I am in Tupiza, in the middle of a big crowd of people, mainly pupils with their teachers holding posters claiming the sea back from Chile. The adults were holding a flag I have never seen before – the Naval Flag of Bolivia, symbolising the wish of this country to have access to the Ocean, which was taken from them in 1884, after the War of the Pacific. The slogan #MarParaBolivia can now be found everywhere in Bolivia, and the issue is gaining more and more attention in the region.
I am here to start a 4 days tour to the Uyuni Salt Flats with an agency called Tupiza Tours, recommended by the staff of Tilcara hostel. The excellent reviews, compared to the nightmarish task of choosing an agency in Uyuni, and the fact that starting the tour from Tupiza would mean going the opposite direction of all the crowds starting in Uyuni, made this choice a no-brainer.
Day 1 – After an early start in the morning, to collect the sleeping bags and put all the rucksacks on top of the Jeep, we will spend most of the first day in the car, driving through stunning landscapes which change so much along the way. We start with far west like of Tupiza, admiring the beautiful rock formations of the Sillar and stop for a break in a grazing land full of llamas with their babies. Llamas are domestic animals and used by the local people for meat and wool. For living at such high altitudes and in such remote villages, where nothing grows and no business can exist, the only source of income for locals are llamas – or spending the week to work in Tupiza, leaving your children at home, as we are sadly told by the kids themselves.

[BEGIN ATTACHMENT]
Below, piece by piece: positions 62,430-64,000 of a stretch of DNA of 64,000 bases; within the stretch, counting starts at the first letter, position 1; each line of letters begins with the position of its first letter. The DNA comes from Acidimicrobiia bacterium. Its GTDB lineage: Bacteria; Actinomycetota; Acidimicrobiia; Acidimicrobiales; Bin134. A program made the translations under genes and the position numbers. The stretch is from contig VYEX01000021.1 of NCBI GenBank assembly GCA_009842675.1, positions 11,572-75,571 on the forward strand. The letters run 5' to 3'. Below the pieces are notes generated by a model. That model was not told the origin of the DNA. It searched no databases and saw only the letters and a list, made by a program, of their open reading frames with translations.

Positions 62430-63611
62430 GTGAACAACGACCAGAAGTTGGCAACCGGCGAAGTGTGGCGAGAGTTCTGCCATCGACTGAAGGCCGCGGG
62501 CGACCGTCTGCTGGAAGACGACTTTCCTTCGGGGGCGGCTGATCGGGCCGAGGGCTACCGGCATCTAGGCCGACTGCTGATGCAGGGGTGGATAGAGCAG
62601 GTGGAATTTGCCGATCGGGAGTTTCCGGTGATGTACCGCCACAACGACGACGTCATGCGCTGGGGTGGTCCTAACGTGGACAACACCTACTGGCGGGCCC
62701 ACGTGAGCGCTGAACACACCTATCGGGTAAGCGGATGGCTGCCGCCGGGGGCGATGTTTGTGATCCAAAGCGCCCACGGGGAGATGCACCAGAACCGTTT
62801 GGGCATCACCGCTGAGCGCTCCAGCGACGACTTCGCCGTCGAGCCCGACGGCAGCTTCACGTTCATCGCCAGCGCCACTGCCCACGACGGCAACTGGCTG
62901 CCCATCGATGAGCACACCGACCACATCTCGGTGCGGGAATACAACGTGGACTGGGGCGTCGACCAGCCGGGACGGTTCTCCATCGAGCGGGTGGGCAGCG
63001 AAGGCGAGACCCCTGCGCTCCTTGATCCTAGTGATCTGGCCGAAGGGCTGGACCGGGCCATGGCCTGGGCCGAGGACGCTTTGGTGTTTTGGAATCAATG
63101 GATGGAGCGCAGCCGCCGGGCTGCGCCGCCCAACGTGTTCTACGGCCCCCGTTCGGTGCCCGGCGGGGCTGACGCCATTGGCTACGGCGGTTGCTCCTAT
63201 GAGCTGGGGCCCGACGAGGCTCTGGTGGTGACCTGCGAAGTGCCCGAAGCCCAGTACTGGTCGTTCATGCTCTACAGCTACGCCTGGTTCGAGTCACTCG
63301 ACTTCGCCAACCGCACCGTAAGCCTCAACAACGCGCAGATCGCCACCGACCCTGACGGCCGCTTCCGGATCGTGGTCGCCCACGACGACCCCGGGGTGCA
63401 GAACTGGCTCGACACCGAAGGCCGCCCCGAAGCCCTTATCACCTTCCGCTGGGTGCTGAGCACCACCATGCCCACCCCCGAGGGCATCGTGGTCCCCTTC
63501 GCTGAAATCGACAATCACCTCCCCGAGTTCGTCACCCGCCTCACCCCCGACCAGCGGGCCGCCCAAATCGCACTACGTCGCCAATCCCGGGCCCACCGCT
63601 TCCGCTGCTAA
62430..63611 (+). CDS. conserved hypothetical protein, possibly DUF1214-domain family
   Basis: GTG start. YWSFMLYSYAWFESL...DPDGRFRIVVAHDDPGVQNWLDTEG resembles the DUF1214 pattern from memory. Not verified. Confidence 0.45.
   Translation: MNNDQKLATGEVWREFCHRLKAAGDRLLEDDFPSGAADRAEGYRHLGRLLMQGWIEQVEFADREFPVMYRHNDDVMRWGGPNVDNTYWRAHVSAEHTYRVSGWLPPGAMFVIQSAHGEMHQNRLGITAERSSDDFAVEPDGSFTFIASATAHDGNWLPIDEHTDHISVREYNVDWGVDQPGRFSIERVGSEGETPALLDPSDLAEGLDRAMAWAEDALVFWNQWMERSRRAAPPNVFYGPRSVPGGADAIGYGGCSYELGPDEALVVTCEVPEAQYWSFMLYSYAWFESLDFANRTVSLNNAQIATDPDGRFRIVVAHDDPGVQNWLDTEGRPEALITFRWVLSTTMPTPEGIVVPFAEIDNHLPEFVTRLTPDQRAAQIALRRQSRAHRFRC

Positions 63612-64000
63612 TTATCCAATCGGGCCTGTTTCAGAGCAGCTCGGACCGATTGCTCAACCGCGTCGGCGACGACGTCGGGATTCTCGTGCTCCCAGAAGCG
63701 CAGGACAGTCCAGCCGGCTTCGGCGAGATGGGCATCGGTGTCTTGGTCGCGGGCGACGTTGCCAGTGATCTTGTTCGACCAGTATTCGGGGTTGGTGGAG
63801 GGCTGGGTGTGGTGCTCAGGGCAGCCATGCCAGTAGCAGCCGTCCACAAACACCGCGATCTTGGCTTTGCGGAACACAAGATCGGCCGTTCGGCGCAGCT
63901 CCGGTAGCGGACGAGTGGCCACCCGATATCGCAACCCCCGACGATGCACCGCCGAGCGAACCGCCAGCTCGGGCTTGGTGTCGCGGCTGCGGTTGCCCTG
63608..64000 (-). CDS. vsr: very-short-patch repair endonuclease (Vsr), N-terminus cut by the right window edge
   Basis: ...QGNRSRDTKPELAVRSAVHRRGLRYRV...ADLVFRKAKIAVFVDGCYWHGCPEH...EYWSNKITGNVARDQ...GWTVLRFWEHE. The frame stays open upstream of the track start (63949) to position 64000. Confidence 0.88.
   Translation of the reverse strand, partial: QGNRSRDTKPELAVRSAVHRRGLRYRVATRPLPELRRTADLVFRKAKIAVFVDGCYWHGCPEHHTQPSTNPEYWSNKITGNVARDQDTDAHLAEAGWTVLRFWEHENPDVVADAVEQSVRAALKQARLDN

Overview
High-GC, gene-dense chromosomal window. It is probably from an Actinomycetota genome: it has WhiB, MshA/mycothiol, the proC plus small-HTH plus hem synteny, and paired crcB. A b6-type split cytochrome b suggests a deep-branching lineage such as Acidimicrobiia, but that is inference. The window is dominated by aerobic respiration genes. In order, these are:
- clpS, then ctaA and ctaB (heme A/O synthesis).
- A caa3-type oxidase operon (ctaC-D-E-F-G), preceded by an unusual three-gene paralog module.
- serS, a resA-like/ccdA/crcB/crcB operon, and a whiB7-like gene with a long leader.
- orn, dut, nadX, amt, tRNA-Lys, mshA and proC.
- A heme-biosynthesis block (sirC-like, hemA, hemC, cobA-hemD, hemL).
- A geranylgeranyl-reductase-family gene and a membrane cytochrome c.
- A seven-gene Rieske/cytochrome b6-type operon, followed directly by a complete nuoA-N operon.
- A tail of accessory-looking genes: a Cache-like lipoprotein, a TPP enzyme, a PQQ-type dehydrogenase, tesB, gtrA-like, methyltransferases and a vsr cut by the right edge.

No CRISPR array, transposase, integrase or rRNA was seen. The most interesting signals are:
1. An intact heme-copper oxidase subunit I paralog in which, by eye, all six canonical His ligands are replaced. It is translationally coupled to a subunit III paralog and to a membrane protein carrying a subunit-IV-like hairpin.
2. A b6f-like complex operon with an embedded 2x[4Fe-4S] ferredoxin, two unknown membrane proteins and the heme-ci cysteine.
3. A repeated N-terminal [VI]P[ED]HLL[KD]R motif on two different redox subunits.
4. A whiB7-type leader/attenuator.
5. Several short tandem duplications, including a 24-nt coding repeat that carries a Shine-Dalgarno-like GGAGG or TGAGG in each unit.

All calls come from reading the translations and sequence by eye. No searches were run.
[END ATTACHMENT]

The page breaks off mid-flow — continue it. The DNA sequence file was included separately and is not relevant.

In the afternoon we visit the ruins of San Antonio de Lipez, a former Spanish silver mining town, abandoned due to the hard life conditions, and the appearances of ghosts, after lots of miners lost their lives. Soon after, we arrive at the Reserva Nacional de Fauna Andina Eduardo Avaroa where our mountain shelter is. Here tea and biscuits are waiting for us to warm us up, before having a nicely cooked dinner. The night is freezing cold, thus I have to sleep both with my jumper and my jacket on, together with a few blankets and a sleeping bag. There is no heating system, no hot water, and no electricity because the generator burnt down. And we’re sleeping at almost 4500 metres above sea level, which certainly doesn’t help.
Day 2 – I wake up with a very strong nausea, most likely caused by the altitude, but luckily I have with me some Sorojchi pills which are the best solution to altitude sickness, along with coca leaves – make sure you always carry them with you when in Bolivia! The first three hours in the car I am just too sick to even look outside the window, but after the Sorojchi pill kicks in I finally feel better, and start enjoying the majestic views around me.
The National Park Eduardo Avaroa opened in 1973 to preserve the local fauna, characterised mainly by flamingos, vicuñas and Darwin’s rhea, commonly known as suris, ostrich like birds. The park borders with Chile and Argentina. We drive through the Dali Desert until we reach our first stop of the day, the Laguna Verde, the green lagoon, which owes its colour to arsenic. Because of this extremely toxic chemical there is no form of life in these waters. Just behind it, stands the breathtaking Volcano Licancabur (5950 metres high), the holy mountain of the Atacama people.